I’m honestly not sure where I am on the working thesis statement. I don’t remember reading about how to actually create one. Hmmmm…it’s been a long time since I’ve had to write a thesis statement, and based on the request to “present your argument within its body,” something tells me that this statement is longer than one sentence. Guidance here is appreciated.
Regarding the bibliographic services, since SCAD has a subscription to Zotero, Zotero is what I will use. I had to watch the video in the quick start guide to figure out what exactly I was doing, but I got it. I did notice that it didn’t insert the URL in MLA style when citing a website, though it was there in Chicago. I guess it’s not a requirement.
On to topic…
As I begin to talk more and more about the direction of my thesis topic, the more and more I get feedback and ideas on how the thesis could evolve, or elements that could play a part.
For instance, yesterday, I shared my topic with my two designers. I was inspired by some of these amazing church logos on this website (http://churchrelevance.com/resources/top-church-logos/) and feeling extremely proud that the modern church has learned how important a solid identity mark can be, and how it can communicate the church’s brand, since each church is different. Or perhaps I am even more proud that there are great designers using their gifts to support the Church. Christy, one of my designers, thought it could be cool to do a thesis on contemporary design in spirituality, which I would probably drool over, but I’m not sure what I would add to the conversation, as it would be more research than anything else. But it still touched on this idea of contemporary design as it relates to visual storytelling in social media. How can we translate these strong graphic design principles into visual storytelling intended for social media.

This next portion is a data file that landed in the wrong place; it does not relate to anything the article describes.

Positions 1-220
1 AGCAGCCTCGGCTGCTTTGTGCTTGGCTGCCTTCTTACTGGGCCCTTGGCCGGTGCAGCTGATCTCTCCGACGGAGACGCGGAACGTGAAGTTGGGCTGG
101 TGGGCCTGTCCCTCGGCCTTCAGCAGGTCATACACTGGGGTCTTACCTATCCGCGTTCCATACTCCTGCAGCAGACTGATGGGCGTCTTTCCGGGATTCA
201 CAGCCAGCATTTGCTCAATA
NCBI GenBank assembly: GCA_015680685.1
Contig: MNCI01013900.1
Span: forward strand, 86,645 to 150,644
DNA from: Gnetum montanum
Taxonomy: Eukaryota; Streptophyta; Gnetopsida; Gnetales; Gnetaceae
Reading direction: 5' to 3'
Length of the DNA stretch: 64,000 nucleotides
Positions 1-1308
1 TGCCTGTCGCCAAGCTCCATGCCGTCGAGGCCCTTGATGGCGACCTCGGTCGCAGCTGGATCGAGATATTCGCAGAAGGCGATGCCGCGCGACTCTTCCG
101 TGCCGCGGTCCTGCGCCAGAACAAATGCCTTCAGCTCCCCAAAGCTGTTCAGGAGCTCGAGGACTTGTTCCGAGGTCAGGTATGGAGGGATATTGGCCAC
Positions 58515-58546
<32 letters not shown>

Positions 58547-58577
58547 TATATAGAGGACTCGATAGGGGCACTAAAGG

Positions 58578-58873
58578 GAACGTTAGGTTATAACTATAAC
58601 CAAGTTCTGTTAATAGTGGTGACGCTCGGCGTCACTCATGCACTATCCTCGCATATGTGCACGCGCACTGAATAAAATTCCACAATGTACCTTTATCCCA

That led us to one of our few church clients, who apparently posts pictures ALL the time on their Facebook page with spiritual messages. It clearly supported this idea that a lot of those visual messages only seem to encourage current Christians in their faith, instead of inspiring thought in a wider audience. Or, the graphics were so cliche, that non-Christian people might just ignore. Or, they were far too direct, such as “Have you read your Bible today.”
Below are a collection of images that I found, in no particular order.
Since I am taking only one class at a time, I have about 2 academic years to develop my thesis before I have to take the written and visual thesis class, so I have plenty of time to do research. Perhaps I can survey churches for the kinds of resources they need on social media, or examine their current practices. Or I can survey social media users from a wide background to get an idea of what they like to share and what they don’t, particularly paying attention to those who do not associate themselves with a particularly faith.